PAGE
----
I had to take my dog to the vet last week. While one of my children tends to get snorfly in the right season, and has a life-adjusting allergy to peanuts, the most allergic member of our family is 74 pounds, furry, and has a tail.
And has a vexing habit of chewing himself "hot spots" if the allergies flare up too quickly without medicinal intervention.
Spotting a hot spot means I need to load him up into the creaky-mobile. Off we go for the look-see, the shave, the steroids, the anti-bac spray, the recommendations for OTC anti-histamines. It occurs to me that even though 'twas allergies that brought us in, I can ask about other dog "things." I mention my dog's wacky tooth. "It's become...transluscent," I tell the vet. "Has a couple of lines, but looks like you can see through it." Vet takes a look, and starts chuckling. "It's hrmmmabllrrrphexiodon," citing some vaguely Latin sounding name, "Does your dog chew metal?" Because, as it turns out, if a dog gnaws on metal, their teeth will become galvanized. Sort of. Their teeth get this coating that makes it look like you can see into the tooth, kind of milky shiny.
I've got a beast with a dully gilded canine tooth and a spot on his haunch that I've got to keep him from licking.
Meanwhile, this same weekend, I had an "aha!" moment when reflecting on a test drive of Calandre. (Yup, I lemminged; two folks mentioned Calandre–Patty over at the Posse, and Helg at Perfume Shrine–so I dug some up. Unfortunately, not from my yard a la the dog, but via online sources. Hey! Perfumista game! Remember the "find the treasure in the sand" box at school carnivals? Tweak it to "find a bottle and keep it." Duds and treasures buried. Hmmmm.) ANYWAY, I have an "aha," and am pretty sure I am on to something. I get out the Calandre, teeth on edge, ready to spritz again.
Why teeth on edge? Because Calandre has this odd note, which I think is the "metallic" note Turin refers to in The Guide. It hangs out in your upper nose, not all bubbly like an aldehyde, but like a menacing aluminum multi-edged shiv. It doesn't move, exactly, so it doesn't cut, and it doesn't actually hurt...but the threat is there.
What was the "aha!"? It was the realization I had had this sensation before, if ever so slightly lower in my nose. Or, to put it another way, with a sympathetic tone that about a musical third lower. Where? From my beloved but often challenging Shiseido Zen, the original in the black bottle. Especially in the edt. The one with the hefty cylindrical glass bottle and the industrial gold sprayer.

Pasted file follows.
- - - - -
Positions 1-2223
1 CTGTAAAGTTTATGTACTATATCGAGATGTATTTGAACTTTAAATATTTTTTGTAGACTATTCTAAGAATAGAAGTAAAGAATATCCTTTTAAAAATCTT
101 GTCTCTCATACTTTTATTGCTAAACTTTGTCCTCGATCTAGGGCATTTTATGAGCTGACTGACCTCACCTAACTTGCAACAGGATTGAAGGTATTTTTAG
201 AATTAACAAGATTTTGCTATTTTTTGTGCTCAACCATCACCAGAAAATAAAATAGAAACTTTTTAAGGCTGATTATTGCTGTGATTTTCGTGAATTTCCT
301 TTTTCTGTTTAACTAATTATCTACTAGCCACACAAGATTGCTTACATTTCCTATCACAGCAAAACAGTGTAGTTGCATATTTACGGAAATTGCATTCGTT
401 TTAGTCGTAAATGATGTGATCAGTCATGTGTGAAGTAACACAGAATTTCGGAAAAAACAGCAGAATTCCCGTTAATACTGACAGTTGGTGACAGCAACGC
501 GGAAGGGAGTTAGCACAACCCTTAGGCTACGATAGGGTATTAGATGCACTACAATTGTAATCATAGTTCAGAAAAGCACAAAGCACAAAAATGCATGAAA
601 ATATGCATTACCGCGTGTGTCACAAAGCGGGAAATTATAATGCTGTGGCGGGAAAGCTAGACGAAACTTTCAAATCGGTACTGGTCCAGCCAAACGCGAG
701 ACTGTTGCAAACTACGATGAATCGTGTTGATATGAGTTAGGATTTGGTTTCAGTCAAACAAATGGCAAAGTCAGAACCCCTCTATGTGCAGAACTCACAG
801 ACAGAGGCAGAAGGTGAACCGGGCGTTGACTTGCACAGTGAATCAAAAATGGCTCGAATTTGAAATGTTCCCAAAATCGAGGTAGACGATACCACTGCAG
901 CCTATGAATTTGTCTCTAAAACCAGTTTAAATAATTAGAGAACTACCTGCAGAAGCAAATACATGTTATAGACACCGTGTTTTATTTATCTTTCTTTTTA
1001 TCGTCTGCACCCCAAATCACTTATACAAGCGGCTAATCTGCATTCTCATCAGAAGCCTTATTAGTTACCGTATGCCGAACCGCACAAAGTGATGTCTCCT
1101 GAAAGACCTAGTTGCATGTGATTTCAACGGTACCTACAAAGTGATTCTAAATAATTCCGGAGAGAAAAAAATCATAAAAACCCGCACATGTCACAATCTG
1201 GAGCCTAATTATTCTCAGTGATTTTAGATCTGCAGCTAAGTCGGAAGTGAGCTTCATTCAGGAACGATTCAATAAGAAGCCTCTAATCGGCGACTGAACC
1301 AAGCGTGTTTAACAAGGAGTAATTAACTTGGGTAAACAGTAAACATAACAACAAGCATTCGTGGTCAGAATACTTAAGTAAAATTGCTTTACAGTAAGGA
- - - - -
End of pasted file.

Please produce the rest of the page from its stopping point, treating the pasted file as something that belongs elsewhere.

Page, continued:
Because I am a weird creature perfume explorer, I get all excited. I put my hands on this bottle of Calandre, my teeth brace for trouble, and I find myself liberally spritzing my left wrist. A sniff of the opening, and yup, there it is, that gray metal presence, embracing (armoring?) a cloud of green flower. Pause...personal inventory...nope, my teeth don't hurt this time. But I know we're not done yet, not with this one, or its track partner in the pretty black bottle. Up with the Zen, and a dousing spritz on the right wrist. I brace my nose, and my teeth, and lower my face to my wrist. What's the first thing to hit my nose? Woody rose. Oh, Zen, I've done you wrong. Slandered you, cast asper---wait, what's that? hang on!! There it is!! (Nose clenches.)
A galvanizing experience, this.
Yup. It's the olfactory equivalent of what I imagine it would feel like if I rubbed my teeth against that aluminum serving ware I was so into collecting a while back. Not the smooth modern stuff, but the older style stamped metal. You know, so that the embossing would act like, oh, maybe something between a bumpy road and a microplane? NOT that I've ever done this. But maybe I did at one point in my life chew on a piece of aluminum foil, because a friend told me it would feel weirdly awful. Maybe. All I'm saying is that if I did, my teeth don't look translucent, so if I had, I obviously did not do so too much. Like, maybe, a certain dog I know.
ANYWAY, the metal. That note that is a bit raspy, but not in the comfortable way I spoke of last week, that sandpaper easing away a problematic surface way. This is just...dangerous, a little bit. Keeps you on your toes, by hanging out in a not quite comfortable area and reminding you it could do damage if it had a mind to.
This is exactly the thing that has prevented me from waxing rhapsodic about Zen in the past. How to explain this element? I'll bet it is more pronounced for some than others. I'll bet it gets wrapped big time into an initial "old lady" impression for a lot of people. Heck, I've been *willing* to give it a go, and while I am often happy with the results, I do sometimes have to clutch the armrest until the opening is over. (Not really with the parfum, incidentally. But if you find Zen in the black bottle, it's likely going to be a lighter concentration.)
The way Patty spoke of Calandre, I'm not so sure she gets the "metal" from it. Or that, even if she does, it has that effect of putting her teeth on edge. I know it does me. But less and less so each time I've tried it. I think that eventually (and pretty quickly), I'll have accepted that and folded it smoothly into the Calandre experience.
Zen, I takes my chances.
Have I made clear I decided long ago I liked Zen, and that I'm about to decide I like Calandre?
A question of perception. Am I looking into the glowing depths, or am I stopped short by a metallic layer? It all depends on the angle.
I will try, of course, to not gnaw a hot spot into my wrist if either should betray me.